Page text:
The War of the Worlds Review – An alien invasion thriller that’s affecting and sensitive

Srivathsan Nadadhur

The War of the Worlds, an alien invasion thriller, adapted from the HG Wells classic written nearly a century and a half ago, feels strangely comforting in an hour where the globe is confronting an unknown enemy beyond comprehension. The show is deeply affecting because it doesn’t merely try to be a catastrophe-specific narrative and is more focused on the human reaction to the event. Despite the mumbo jumbo and the scientific jargon about the coming of the Martians on the earth, The War of the Worlds feels immensely personal. It presents the vulnerable nature of the human psyche when someone is pushed to the walls and shows how one miraculously finds hope in the unlikeliest of situations.

Spanning three episodes that last barely 50 minutes each, The War of the Worlds is a crisp, well-packaged show, elevated by its meticulous attention to detail and exquisite performances. Set in England of the early 1900s, the show’s pivotal characters are the journalist George (Rafe Spall) and his partner Amy (Eleanor Tomlinson). The latter is an assistant to scientist Ogilvy (Robert Carlyle). George’s equation with his elder brother Frederick (who’s part of the minister’s team in London) has been on the rocks lately, while his ex-wife is yet to grant him a divorce. Compounding their edgy situation marks the entry of Martians on the planet who are unleashing terror across the world, and mere survival is all that the human race is aiming for.

The show may have wanted a more fiery alien that had a better visual persona to deliver a chilling impact. On the human front though, there’s nothing to complain. The War of the Worlds lends unique identities to each of its characters and their traits are smartly correlated with their response to the alien invasion. The minister of the State is always looking for an opportunity to wield his power and expanding his territories. George is portrayed as this sensitive man who isn’t surefooted about his choices and someone who’s constantly bogged down by his insecurities; Frederick is slightly dissatisfied about the fact that Amy is responsible for the growing distance between the brothers and is dismissive about the various theories surrounding the invasion. Ogilvy is a typical astronomer scientist, trying to connect the dots, being curious and trying to find answers till his last breath. Amy is most humane among them all, pragmatic, optimistic and is the emotional anchor of her beloved.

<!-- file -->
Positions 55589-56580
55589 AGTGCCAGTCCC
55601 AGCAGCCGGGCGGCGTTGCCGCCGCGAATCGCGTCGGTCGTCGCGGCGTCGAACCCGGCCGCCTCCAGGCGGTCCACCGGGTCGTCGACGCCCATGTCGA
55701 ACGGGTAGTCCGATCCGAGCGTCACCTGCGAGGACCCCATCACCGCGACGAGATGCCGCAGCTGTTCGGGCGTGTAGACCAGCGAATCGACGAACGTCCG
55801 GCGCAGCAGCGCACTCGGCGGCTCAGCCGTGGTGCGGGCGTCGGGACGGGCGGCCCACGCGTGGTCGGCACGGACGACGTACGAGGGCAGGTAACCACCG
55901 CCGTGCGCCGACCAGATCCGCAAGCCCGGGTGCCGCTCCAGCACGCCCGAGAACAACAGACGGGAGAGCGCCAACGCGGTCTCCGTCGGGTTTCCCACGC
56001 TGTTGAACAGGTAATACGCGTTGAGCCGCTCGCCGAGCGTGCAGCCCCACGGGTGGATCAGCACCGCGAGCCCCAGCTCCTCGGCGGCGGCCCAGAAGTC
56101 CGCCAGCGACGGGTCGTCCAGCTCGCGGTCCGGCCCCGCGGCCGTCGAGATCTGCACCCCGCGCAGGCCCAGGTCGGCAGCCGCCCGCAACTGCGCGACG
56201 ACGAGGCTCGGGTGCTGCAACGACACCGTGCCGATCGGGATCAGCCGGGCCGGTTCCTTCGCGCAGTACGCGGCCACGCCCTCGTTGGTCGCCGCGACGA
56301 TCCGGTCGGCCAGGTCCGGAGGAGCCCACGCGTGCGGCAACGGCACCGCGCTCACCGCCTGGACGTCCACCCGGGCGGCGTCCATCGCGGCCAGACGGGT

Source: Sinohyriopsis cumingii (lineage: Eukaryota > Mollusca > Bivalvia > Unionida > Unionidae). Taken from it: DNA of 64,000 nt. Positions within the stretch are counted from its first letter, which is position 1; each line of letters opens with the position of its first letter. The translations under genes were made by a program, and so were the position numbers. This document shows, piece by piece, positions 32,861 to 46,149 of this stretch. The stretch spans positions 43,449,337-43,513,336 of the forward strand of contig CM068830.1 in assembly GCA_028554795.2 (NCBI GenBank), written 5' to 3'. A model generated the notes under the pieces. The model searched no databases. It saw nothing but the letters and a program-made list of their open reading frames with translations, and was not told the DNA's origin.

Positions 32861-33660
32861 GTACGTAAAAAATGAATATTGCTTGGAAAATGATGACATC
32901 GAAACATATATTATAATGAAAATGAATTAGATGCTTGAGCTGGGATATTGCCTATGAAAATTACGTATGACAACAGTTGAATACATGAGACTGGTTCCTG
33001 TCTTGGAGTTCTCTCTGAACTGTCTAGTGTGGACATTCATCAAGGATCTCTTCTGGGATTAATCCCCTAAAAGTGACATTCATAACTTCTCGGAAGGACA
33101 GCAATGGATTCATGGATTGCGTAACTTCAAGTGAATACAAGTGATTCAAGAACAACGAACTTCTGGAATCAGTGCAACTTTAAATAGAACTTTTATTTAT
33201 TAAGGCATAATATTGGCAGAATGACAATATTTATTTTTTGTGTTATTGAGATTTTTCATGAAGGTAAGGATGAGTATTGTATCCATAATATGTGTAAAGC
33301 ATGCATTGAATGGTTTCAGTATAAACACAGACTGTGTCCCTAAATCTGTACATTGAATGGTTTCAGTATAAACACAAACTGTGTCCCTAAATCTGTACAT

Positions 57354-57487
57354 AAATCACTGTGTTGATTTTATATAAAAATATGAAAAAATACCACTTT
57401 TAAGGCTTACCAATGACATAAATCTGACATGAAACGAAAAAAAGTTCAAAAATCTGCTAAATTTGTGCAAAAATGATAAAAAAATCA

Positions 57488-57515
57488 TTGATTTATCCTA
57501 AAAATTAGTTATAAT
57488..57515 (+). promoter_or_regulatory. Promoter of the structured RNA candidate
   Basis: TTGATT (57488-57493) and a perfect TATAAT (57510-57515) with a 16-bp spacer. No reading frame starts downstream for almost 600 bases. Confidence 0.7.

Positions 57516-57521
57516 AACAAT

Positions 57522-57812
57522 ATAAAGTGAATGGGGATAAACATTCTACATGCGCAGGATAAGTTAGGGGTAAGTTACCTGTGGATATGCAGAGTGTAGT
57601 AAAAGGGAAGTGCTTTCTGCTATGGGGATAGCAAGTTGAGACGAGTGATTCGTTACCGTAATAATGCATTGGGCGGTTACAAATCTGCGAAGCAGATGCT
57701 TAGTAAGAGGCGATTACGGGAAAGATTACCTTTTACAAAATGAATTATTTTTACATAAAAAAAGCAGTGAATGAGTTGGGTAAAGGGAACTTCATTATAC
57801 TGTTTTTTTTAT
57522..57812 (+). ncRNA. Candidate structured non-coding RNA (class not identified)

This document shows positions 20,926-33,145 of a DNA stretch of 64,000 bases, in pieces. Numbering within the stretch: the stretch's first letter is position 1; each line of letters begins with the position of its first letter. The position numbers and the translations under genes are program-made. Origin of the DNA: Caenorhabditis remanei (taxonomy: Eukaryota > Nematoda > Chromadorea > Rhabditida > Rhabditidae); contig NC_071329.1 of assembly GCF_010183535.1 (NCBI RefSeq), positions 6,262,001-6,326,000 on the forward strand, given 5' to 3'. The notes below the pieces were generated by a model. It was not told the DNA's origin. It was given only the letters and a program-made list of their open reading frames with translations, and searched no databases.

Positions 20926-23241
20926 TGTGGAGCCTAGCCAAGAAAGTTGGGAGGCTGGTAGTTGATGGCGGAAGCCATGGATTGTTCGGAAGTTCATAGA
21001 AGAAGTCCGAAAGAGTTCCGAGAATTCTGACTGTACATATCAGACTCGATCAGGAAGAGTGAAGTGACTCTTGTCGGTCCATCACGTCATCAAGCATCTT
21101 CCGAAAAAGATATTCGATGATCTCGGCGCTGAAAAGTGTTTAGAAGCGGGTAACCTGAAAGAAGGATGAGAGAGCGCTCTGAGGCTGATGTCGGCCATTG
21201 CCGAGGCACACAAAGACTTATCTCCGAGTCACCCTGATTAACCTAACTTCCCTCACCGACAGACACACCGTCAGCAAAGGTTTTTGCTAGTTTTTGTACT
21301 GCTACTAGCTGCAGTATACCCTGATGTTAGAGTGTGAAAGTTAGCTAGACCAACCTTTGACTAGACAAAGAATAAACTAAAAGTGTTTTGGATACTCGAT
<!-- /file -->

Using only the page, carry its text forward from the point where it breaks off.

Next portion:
The War of the Worlds may lack the tension that one expects in an apocalypse thriller, but it compensates for it with its affecting portrayal of the human reaction to a crisis. The protagonists are consistently presented with a conflict, are given many choices to handle a situation and we get to see their internal trauma as they opt for the lesser of the two evils. The debate between science and religious faith is bound to arise in that hour; it’s anyone’s guess as to the choice that the protagonist makes. The War of the Worlds reiterates that there’s no time to choose between right and wrong in a crisis, all that matters is survival.

Few beautifully executed scenes warm you up too; say the conversation between George and Amy where the former asks ‘Are we being selfish with our relationship?’. How can one forget the moment where the mother tells her young son about the colourful world she grew up amidst (before the invasion)? Director Craig Viveiros shows that it’s possible to give a shot at a done-to-death genre and still come up with a poignant, affecting spin to it. Along with writer Peter Harness, Craig utilises the leisureliness in the setup to their advantage.

The thriller remains atmospheric and stays authentic to the Edwardian era. Eleanor Tomlinson and Rafe Spall get wonderfully etched parts in the form of Amy and George. Rupert Graves looks every bit the bureaucrat he’s assigned to play and Robert Carlyle is cast well in the shoes of the nerdy, long-haired and hopeful astronomer.  The show grows on you gradually, has strong characters, respects the complexity of science and also doesn’t dilute the human element in the treatment – just what you desire in a story steeped in a sci-fi backdrop.

(The War of the Worlds is streaming on Sony LIV)

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